Whos got my number?

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The people on the other end of the line all sound so young and cheery. “NSA Public and Media Affairs, how can I help you?” the young woman says.

“I’d like to know if the NSA has copies of my phone records,” I reply. I know I’m not going to get anywhere with this. My e-mail has been ignored. My Freedom of Information Act request has seemingly gone into the ether. I imagine the cartoon embodiment of the National Security Agency laughing as my Privacy Act request gets chucked in an oversized trash can.

The girl on the phone, who sounds like she’s barely old enough to legally hold a job, tells me that she cannot confirm or deny the existence of any records and that I’ll need to submit a FOIA request. She helpfully directs me to the portion of the NSA’s web site where I can make this request.

“So if I file a FOIA request, I’ll be told for sure whether or not the NSA has copies of my phone records?”

She pauses. “Yes. I don’t see why not.”

Maybe I’m just a cynic, but I’m not holding my breath.

Contacting the phone companies is no different. The embattled customer service representatives, at least one of whom told me she was in India, did their best to answer my question, sort of. Both over the phone and by e-mail, the answers I receive are positive but less than reassuring:

“We understand that you would like to know about security of our service. Vonage Holdings Corp. [Vonage] will not trade, sell, or disclose to any third party any form of customer identifiable information without the consent of the customer. This includes information derived from registration, subscription and use of the Vonage service. For more information on our security policy, please visit the link below.”

That’s not exactly an answer to whether the records of my phone number had been given to any third party. I mean, what exactly is “customer identifiable information”?

The young man I speak to when I call 1-VONAGE-HELP isn’t, in fact, much help. When asked to define that rather slippery phrase, Raj pauses, seemingly stunned. After a few “um” and “uh” interludes, he asks, “Can I transfer you to my higher department where they might be able to give you more information?”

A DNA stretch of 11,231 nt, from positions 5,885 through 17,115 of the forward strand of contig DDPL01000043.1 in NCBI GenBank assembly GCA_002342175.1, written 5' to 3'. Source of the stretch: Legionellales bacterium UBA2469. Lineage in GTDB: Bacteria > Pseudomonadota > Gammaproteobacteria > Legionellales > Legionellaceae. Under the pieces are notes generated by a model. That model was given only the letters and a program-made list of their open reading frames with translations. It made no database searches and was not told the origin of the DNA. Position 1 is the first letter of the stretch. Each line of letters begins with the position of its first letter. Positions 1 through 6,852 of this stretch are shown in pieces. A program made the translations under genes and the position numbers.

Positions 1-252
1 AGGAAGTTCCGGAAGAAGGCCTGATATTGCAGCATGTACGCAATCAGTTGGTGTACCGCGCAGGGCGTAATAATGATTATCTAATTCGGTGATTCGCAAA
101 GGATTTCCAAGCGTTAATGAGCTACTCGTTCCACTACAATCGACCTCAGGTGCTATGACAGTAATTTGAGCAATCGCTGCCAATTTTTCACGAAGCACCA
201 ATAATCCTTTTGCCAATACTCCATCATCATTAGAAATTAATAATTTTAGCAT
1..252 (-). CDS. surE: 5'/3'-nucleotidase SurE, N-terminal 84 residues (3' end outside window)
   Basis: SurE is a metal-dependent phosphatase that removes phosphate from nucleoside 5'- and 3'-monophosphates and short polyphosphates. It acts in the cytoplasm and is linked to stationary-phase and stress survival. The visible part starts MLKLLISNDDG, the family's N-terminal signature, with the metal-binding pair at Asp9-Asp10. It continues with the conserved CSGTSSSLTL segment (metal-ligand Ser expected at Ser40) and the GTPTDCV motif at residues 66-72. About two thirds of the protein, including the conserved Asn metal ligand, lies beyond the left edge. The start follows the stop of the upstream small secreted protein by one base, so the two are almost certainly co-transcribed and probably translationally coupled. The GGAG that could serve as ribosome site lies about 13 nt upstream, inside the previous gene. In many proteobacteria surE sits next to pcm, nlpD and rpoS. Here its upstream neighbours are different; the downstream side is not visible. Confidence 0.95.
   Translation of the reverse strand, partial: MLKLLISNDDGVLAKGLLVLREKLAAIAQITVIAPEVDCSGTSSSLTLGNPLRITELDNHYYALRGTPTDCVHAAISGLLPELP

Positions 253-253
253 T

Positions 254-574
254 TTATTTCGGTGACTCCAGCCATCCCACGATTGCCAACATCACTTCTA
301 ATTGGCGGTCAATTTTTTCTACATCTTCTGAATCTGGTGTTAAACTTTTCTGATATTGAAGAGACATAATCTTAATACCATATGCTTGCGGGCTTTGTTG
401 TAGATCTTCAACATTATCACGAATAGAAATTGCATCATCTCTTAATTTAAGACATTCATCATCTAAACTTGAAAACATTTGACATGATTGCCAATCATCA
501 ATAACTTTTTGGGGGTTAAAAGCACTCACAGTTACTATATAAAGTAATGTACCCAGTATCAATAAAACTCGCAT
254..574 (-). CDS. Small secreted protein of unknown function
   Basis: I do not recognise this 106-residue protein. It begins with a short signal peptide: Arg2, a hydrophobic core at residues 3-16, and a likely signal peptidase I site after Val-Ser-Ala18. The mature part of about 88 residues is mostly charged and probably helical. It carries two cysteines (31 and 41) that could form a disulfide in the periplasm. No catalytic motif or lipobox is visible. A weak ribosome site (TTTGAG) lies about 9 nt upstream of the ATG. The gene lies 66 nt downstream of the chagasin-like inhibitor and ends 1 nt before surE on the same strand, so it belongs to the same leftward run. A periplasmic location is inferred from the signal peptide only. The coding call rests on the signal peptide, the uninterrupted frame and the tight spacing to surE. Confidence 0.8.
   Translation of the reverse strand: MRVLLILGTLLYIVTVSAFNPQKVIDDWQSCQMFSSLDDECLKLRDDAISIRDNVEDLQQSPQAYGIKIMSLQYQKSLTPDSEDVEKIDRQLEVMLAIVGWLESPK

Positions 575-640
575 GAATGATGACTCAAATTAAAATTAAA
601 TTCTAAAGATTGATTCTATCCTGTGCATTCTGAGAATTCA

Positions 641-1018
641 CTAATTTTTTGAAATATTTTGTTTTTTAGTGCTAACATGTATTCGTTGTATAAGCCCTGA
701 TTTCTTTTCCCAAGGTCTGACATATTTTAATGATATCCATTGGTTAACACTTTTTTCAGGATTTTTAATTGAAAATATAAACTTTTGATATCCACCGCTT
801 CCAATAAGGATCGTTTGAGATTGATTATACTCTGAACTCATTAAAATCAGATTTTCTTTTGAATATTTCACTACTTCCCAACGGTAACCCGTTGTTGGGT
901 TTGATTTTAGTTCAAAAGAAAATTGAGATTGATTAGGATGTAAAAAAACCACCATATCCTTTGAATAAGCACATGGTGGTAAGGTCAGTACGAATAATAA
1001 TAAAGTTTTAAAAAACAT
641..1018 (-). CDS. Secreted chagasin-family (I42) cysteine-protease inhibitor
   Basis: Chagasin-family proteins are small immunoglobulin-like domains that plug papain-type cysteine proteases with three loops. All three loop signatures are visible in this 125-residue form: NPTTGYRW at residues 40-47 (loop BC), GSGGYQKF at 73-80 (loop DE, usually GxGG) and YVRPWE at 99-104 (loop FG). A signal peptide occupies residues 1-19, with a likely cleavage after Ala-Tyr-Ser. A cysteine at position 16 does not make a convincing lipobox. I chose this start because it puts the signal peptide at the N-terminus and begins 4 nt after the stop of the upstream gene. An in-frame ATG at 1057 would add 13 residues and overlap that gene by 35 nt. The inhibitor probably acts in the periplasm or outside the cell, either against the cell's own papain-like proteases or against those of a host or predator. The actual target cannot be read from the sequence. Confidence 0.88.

While I listen to the ubiquitous “hold music,” a calm, prerecorded female voice comes on to tell me that I can find many answers to my questions on the Vonage web site and that my wait time is currently 5 to 10 minutes, though actual wait time may vary. More music and announcements.

The line begins to crackle. Just when I expect to be cut off, Valerie comes on.

She defines “customer identifiable information” as name, address and phone number. She tells me that call records won’t be released unless there’s a court order. While unable to tell me if there have been any such requests on my phone number, she assures me that I would know. “They would have to tell you and you’d have to have pending litigation,” she says.

Time for the million-dollar question: “So Vonage wouldn’t turn over call records if requested by the National Security Agency?”

“No.”

I thank her and hang up, happy that I switched phone companies a few years ago.

Verizon, the company that used to provide my phone service, is less than reassuring. My e-mail request doesn’t even get a simple privacy statement response — but I do receive a cheery form reply that doesn’t say much of anything. At their 800 number, Sheila tells me, “We don’t give our records out. At least that’s what we’ve been told so far.” My cell phone companies offer me very little information but assure me my privacy is important to them.

AT&T, a company I’ve never had service from, has been stuck in the headlines. After sparring with a Senate committee, the company revised its privacy policy. They now make clear that they own customer data and, as a result, can pretty much do whatever they want to with that data, a position some regard as a dodge against further lawsuits.

In the Electronic Frontier Foundation’s suit against AT&T, filed in January, the group is “accusing the telecom giant of violating the law and the privacy of its customers by collaborating with the National Security Agency in its massive and illegal program to wiretap and data-mine Americans’ communications.”

AT&T seeks to have the case dismissed.

“We have shown that AT&T is diverting traffic wholesale to the NSA,” said EFF Staff Attorney Kurt Opsahl in a June 23 press release. “It is not a secret, and it is no reason to deny AT&T customers the opportunity to show the court that this dragnet surveillance program violates the law and their privacy rights.”

As I wait to hear back from the NSA, reports suggest Internet records might have been requested. Do I dare call Adelphia Cable, my Internet provider, about that one?

Jennifer Barnett (jen@jenthewriter.com) is a member of the People’s Weekly World editorial board.